After his arrest, Mackay willingly confessed to police to have murdered a total 13 people.[3] In interviews with police, he told officers "we should start at the beginning" and said that his first murder had been of 17-year-old German au pair Heidi Mnilk, who was murdered on 9 July 1973.[3] He said he had thrown her out of the train near Catford after stabbing her.[3] He said that he had killed a drunkened homeless man by throwing him off of bridge into the River Thames in January 1974.[10] Mackay also confessed to the murders of 57-year-old Stephanie Britton and her 4-year-old grandson Christopher Martin on 12 January 1974, saying he had only killed the child as he had seen his grandmother being killed.[3] He confessed also to the murder of Frank Goodman on 13 June 1974, who had been kicked to death over a pack of cigarettes.[3] He went on to confess to the murder of 92-year-old Sarah Rodmell in her flat in Hackney on 23 December 1974, saying that he had nailed the back door shut and put her stockings in her mouth, and that "killing her was as easy as washing my socks".[3] He also confessed to the murder of 48-year old Café owner Ivy Davies in Southend in February 1975, saying he killed her by beating her with a tent peg.[3][11] The three other murders he confessed to were the 1973 murder of Mary Hynes in Kentish Town and the murders of wealthy elderly women Isabella Griffith and Adele Price in 1974 and 1975 respectively.[12]

However, Mackay later retracted his confessions to all but four of the murders (Griffith, Price, Crean and the homeless man he said he had thrown from a bridge in January 1974).[3] This meant that there was insufficient evidence to charge him for more than five murders.[3][12] Police were unable to identify the homeless victim Mackay said he had killed in January 1974.[10]

Trial[edit]

At his trial in November 1975, Mackay was convicted of the killings of Adele Price, Isabella Griffiths and Father Anthony Crean.[10][3] Due to insufficient evidence he was not convicted of the murders of Goodman or Hynes, but the cases were left to lie on file.[3][10][12][11] Police later proved he had killed Frank Goodman.[3] He was convicted of the manslaughter of Price, Grithiths and Crean (due to diminished responsibility) and sentenced to life imprisonment with a minimum term of 20 years.[12][10]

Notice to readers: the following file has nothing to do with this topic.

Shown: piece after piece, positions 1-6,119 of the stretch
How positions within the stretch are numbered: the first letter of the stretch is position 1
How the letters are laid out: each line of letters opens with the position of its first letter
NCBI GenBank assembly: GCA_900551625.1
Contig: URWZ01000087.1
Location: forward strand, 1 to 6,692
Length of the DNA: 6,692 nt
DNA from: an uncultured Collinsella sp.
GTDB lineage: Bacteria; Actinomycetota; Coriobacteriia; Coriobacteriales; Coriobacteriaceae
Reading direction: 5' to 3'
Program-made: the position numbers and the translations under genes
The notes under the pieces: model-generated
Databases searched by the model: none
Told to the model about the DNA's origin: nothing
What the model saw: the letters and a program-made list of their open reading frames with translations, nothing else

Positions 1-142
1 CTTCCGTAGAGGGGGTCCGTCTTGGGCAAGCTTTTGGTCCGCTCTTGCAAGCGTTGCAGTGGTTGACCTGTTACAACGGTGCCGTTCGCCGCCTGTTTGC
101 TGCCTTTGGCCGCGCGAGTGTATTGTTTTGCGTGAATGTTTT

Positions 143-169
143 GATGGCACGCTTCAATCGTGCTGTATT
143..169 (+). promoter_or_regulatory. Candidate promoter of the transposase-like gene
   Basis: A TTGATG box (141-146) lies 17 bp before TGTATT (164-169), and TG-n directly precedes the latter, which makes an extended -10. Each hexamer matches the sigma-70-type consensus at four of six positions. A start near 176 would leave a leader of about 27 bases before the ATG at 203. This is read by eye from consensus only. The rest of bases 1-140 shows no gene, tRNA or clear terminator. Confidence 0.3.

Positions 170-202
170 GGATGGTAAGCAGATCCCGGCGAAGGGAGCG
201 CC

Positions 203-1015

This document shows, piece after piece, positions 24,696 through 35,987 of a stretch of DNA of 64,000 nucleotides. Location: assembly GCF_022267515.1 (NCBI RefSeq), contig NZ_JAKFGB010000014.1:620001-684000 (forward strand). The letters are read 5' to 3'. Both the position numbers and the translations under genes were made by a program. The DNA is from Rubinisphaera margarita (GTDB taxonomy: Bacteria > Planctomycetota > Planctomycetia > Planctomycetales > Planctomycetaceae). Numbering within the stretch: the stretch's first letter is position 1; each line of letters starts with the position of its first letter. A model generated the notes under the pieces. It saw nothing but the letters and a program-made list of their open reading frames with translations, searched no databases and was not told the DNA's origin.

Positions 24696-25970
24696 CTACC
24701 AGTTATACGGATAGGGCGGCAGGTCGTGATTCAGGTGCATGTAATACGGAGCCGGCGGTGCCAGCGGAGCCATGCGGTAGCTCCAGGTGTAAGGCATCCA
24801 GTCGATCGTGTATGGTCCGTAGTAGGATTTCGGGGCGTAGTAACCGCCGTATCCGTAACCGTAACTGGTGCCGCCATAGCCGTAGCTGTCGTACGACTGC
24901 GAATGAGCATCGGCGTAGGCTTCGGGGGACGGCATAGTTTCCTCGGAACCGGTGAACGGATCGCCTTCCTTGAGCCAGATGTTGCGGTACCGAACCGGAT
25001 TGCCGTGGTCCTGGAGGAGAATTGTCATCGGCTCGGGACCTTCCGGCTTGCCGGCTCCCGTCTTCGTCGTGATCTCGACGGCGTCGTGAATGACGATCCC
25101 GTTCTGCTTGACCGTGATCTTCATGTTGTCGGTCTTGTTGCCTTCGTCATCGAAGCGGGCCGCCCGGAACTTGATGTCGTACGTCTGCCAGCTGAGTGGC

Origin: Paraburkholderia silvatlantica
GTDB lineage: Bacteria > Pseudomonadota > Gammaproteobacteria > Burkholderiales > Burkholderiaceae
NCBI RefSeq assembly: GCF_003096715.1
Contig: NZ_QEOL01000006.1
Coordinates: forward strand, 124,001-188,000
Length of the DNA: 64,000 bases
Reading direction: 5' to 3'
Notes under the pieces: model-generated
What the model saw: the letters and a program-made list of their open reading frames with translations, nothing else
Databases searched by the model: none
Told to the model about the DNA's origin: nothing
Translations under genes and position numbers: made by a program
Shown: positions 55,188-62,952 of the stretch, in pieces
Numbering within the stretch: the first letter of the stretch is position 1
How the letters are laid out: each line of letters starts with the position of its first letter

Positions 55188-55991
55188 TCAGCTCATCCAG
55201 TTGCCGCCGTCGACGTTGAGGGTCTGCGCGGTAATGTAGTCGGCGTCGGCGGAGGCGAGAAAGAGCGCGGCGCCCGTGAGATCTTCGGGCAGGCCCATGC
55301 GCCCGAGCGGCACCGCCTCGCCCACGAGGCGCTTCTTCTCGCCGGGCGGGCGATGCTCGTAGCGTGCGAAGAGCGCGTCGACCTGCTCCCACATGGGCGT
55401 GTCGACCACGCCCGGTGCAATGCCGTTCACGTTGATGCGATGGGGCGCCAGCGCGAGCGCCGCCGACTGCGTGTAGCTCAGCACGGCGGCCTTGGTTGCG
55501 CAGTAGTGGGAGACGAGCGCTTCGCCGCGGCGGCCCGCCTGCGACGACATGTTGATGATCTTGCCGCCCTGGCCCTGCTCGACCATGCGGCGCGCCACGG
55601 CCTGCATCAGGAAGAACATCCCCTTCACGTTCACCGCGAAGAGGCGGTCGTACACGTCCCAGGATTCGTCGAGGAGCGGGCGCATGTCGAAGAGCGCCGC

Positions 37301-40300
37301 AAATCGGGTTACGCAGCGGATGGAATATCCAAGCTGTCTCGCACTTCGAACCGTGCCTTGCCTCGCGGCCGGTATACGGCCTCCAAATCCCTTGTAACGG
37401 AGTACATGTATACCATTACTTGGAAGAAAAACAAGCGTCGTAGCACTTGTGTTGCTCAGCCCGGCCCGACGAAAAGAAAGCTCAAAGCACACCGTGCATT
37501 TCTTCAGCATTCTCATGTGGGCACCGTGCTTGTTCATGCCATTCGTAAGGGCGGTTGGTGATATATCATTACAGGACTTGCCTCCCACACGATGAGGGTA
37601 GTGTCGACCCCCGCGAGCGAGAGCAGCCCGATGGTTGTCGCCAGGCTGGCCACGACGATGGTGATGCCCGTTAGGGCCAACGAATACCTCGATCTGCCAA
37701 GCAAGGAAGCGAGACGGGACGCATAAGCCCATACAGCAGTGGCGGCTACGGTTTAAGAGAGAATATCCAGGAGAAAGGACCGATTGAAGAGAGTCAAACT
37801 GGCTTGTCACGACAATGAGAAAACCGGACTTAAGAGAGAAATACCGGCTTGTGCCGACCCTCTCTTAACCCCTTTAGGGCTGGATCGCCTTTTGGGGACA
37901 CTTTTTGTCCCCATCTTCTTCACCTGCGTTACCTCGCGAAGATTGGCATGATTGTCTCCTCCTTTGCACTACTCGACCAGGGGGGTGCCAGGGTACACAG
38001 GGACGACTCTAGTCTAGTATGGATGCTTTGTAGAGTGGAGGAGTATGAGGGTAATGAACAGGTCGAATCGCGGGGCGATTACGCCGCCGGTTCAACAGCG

Mackay's defence team had pleaded insanity, but medical experts instead concluded that he was a psychopath (a personality disorder and not a mental disorder).[3]

Subsequent developments[edit]

In 1989, he appeared briefly in a BBC documentary "Forty Minutes" episode titled "Danger Men" aired in February 1990. Mackay spent time in Hull Prison, where a special unit was set up to deal with one of the "most dangerous and difficult prisoners" in the country. As Mackay is asked if he considers himself a psychopath, he replies: "There is never any suggestion in my mind that i was ever a psychopath".[13]

Still imprisoned more than 44 years later, he was mistakenly reported to be among more than 50 prisoners in the United Kingdom incarcerated under a whole life tariff and unlikely ever to be released, though in 2019, Mackay was considered for release after reportedly spending time in an open prison. However, the hearing of the Parole Board was postponed amidst a fresh investigation into Mackay's involvement in unsolved murders.[14] In May 2021, with Mackay present in court, the Parole Board announced he would not be eligible for release.[15]

See also[edit]

References[edit]

  1. ^ The Murder Almanac ISBN 978-1-89778-404-4 p. 113
  2. ^ a b c Leclere, Matt (14 May 2021). "Serial killer Patrick Mackay to remain in prison for murder of Kent catholic priest Anthony Crean in Shorne, near Gravesend in 1975". KentOnline. Retrieved 4 September 2021.
  3. ^ a b c d e f g h i j k l m n David Wilson (2014). "First Kill, Last Kill: Patrick Mackay" (TV Documentary). Channel 5. Retrieved 4 September 2021.
  4. ^ "Patrick Mackay Crime Files". Crime+Investigation UK.
  5. ^ Patrick Mackay, psychopathic repeat killer Archived 1 April 2008 at the Wayback MachineCrime Library article part 2
  6. ^ a b Patrick Mackay, psychopathic repeat killer Archived 1 April 2008 at the Wayback Machine – Crime Library article part 4
  7. ^ British maniac Patrick Mackay and the system's Failure
  8. ^ 'Psychopath: The Devil's Disciple', Prof. David Wilson, Documentary, Series 1, Episode 5.
  9. ^ Patrick Mackay, psychopathic repeat killer Archived 1 April 2008 at the Wayback Machine – Crime Library article part 9
  10. ^ a b c d e "Patrick Mackay: The heinous crimes of Kent's forgotten serial killer". KentLive. 7 November 2019. Retrieved 4 September 2021.
  11. ^ a b "The 11 crimes once linked to killer Patrick Mackay". The Sunday Telegraph. 16 June 2019. Retrieved 4 September 2021.
  12. ^ a b c d Cox, Lynn (15 April 2019). "Former DI Ken Tappenden talks about Kent's forgotten serial killer Patrick Mackay". KentOnline. Retrieved 4 September 2021.
  13. ^ "Danger Men". Alexander Street. British Broadcasting Corporation (BBC).
  14. ^ Hunter, Chris (10 June 2020). "Release of serial killer Patrick Mackay delayed amidst fresh investigation". Kent Online. Retrieved 11 June 2020.
  15. ^ "Killer denied release for death of Kent priest". Kent Online. 14 May 2021. Retrieved 15 July 2021.